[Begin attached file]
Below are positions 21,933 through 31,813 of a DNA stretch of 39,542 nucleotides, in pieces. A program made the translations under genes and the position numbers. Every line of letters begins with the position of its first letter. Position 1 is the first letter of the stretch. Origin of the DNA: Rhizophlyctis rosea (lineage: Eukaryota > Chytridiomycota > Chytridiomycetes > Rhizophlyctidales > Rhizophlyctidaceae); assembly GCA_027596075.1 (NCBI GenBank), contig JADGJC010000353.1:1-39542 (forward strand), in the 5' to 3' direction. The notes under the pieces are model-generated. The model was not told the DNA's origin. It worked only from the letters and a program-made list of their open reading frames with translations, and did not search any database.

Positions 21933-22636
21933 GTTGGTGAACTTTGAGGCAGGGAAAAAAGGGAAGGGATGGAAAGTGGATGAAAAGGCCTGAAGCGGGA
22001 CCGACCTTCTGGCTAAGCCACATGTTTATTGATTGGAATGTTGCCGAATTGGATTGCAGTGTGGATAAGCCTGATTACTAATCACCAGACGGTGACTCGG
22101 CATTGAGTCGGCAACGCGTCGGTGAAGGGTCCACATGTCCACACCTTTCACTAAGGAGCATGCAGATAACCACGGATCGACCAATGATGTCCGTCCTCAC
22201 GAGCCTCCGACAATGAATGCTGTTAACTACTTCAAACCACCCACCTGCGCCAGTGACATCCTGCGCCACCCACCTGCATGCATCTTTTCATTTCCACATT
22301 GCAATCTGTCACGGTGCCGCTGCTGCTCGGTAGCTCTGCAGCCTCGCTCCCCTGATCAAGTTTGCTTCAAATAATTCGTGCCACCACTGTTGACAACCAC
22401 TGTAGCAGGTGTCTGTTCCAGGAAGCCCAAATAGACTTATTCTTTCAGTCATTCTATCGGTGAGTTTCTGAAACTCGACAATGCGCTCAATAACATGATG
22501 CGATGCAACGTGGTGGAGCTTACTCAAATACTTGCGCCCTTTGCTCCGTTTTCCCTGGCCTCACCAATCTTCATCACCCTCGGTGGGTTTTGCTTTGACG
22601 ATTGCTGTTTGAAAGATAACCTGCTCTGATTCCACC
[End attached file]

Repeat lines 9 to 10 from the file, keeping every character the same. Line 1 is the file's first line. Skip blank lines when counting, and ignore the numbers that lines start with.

22501 CGATGCAACGTGGTGGAGCTTACTCAAATACTTGCGCCCTTTGCTCCGTTTTCCCTGGCCTCACCAATCTTCATCACCCTCGGTGGGTTTTGCTTTGACG
22601 ATTGCTGTTTGAAAGATAACCTGCTCTGATTCCACC